In the latter scenario disruptions may very well result in civil unrest as happened in the 70s. 'Those that ignore the past....'
  • kernickkernick Posts: 4,072
    With limited exceptions, the vehicle makers as a group have done nothing to advance fuel economy of the vehicles we drive. In the future they will offer more efficient vehicles ( note the tense). But for the past 15+ years they've done little or nothing.

    I don't know any of my friends, coworkers, and family, who until the last year or 2, cared about the mpg of their vehicles. And we're typical middle-class mix. So if the U.S. consumer really didn't care, why would the majority of the auto-makers designing and selling vehicles in the U.S. care?

    Basically the U.S. consumer said if I have the money for a Lucerne, Ford 500, 300C, Lexus 430, or mid-to-large SUV and I can afford the gas, why am I going to instead buy a Focus, Fit, Yaris, or Cobalt? Most people DID NOT CARE if their vehicle got 20mpg or 27mpg. But people did care if their vehicle had a small displacement engine with130hp or a larger displacement engine @ 300hp with another 1,000 Lb to start moving in the city.
  • grbeckgrbeck Posts: 2,361
    kdhspyder: If you had taken a little time to do some investigation rather than pop-off wordy posts you might have found that many many times on these boards I've specifically outlined what I see as the probable scenario for fuel prices over the intermediate term. Research is your friend.

    My posts are "wordy" precisely because I do research.

    Let's start from the beginning...

    Your original contention was that increasing CAFE is necessary because auto manufacturers will do little, if anything, to improve efficiency on their own. In your own words, they need the government to hold a gun to their heads to develop fuel economy improvements.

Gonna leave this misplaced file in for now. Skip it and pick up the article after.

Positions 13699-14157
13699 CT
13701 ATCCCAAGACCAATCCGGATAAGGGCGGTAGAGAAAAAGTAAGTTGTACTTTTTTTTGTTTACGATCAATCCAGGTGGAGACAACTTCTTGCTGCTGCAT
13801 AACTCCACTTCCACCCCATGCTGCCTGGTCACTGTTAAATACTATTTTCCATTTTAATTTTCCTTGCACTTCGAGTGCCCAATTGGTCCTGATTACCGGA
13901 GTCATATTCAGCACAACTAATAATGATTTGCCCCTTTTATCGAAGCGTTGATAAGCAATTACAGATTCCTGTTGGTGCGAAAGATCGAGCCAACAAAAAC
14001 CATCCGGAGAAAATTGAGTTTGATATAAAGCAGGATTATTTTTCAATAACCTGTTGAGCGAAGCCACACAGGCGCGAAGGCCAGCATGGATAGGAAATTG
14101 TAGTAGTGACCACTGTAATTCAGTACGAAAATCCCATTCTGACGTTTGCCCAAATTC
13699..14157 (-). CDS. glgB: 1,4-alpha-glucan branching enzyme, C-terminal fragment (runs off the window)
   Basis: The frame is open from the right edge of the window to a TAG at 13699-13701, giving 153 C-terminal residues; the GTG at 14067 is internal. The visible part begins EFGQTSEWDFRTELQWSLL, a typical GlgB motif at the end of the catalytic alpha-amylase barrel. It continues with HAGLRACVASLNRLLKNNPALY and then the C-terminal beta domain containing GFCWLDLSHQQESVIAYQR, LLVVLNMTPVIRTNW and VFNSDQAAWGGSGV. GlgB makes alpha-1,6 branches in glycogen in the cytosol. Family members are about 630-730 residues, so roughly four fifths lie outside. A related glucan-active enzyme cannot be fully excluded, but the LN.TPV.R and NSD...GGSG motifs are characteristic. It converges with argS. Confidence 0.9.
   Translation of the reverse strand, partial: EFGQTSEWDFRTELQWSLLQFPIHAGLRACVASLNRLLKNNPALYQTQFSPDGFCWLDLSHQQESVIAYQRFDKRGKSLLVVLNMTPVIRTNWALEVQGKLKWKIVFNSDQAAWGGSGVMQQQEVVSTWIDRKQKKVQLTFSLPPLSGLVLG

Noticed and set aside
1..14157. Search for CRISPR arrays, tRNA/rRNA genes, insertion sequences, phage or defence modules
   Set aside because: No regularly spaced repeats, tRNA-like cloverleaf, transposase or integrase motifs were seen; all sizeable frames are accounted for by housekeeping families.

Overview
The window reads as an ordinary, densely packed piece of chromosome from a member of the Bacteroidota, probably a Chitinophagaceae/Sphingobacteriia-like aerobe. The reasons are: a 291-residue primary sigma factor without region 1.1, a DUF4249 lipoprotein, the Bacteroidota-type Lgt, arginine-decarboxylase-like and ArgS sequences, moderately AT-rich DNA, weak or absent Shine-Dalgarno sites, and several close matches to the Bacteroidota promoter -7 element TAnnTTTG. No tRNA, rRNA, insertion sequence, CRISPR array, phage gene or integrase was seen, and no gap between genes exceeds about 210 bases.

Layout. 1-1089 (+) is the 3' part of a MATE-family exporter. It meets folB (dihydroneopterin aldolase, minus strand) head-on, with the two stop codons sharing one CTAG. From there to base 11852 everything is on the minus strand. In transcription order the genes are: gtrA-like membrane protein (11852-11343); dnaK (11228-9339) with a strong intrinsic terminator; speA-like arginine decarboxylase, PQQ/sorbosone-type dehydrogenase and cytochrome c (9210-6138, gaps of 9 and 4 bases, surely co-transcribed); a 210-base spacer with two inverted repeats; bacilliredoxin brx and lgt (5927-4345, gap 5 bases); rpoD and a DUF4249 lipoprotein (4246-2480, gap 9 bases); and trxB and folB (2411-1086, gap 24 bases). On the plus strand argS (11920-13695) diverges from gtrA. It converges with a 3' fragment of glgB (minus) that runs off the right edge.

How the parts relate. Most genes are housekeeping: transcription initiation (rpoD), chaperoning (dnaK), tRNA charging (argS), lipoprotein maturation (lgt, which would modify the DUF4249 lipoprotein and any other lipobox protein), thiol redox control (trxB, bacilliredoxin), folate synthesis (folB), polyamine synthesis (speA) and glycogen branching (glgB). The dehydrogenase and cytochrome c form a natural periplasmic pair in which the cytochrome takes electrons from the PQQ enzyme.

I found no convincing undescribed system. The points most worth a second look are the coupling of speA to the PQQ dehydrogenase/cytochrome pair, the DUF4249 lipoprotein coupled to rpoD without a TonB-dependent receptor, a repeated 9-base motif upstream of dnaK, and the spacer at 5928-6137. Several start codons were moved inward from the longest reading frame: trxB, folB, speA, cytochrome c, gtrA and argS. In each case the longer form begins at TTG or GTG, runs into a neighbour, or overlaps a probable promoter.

You keep referencing what has happened over the last 15 years, when the horsepower and weight of virtually all vehicles increased, and fuel economy either stagnated or got worse, as proof of this.

    The only problem, as I've pointed out repeatedly, is that for most of the last 15 years (or, from 1993 on), the price of gas was at a record LOW, while the economy was either doing okay or booming.

    The market WORKED - just not in the way you wanted. Low gasoline prices and rising incomes encouraged buyers to go for roomier, more comfortable, more powerful, heavier vehicles. Auto manufacturers on all three continents provided that type of vehicle.

    Fuel prices started rising in late 2005 (in the wake of Hurricane Katrina), and fuel economy once again became a concern. But most vehicles, given industry lead times, were developed during the era of cheap gasoline, and reflected those priorities.

    Now, in 2008, car makers are ALREADY working on technologies to boost economy, and cancelling some programs in response to consumer desires for more economy, even without an increase in CAFE.

    In other words, the market is again WORKING without government intervention.

    History has also proven your contention incorrect, as shown in Mr. Csere's editorial, which you attempted to dismiss by saying that he didn't use facts and figures, which only proves that you didn't read it, because he did. Then you say that I don't have anything to back up my posts, completely ignoring the reference to Mr. Csere's editorial, and my reference to upcoming new models and technology that will boost fuel efficiency.

    Also, if you really want to save gasoline, you would support an increase in the gasoline tax, which could be phased in over time. Higher prices discourage use by EVERYONE who drives, while CAFE increases only affect those who buy a new vehicle designed after the mandated increase.

    This would result in immediate savings, and also create a demand for more fuel-efficient vehicles. CAFE does nothing to guarantee that people will buy the mroe fuel-efficient vehicles once the manufacturers make them. Which is why several auto executives have hinted that what the country really needs is a stiffer gas tax.

    Your "research" consists of your predictions and nothing more, and I see no reason to trust in your predictions anymore than those of the Psychic Hotline, the main difference being that you aren't charging $9 a minute.

    Your "research" and "predictions" certainly show a talent for creative writing, in which case you should leave the shore and go to Hollywood, where you can write for Desperate Housewives or Lost.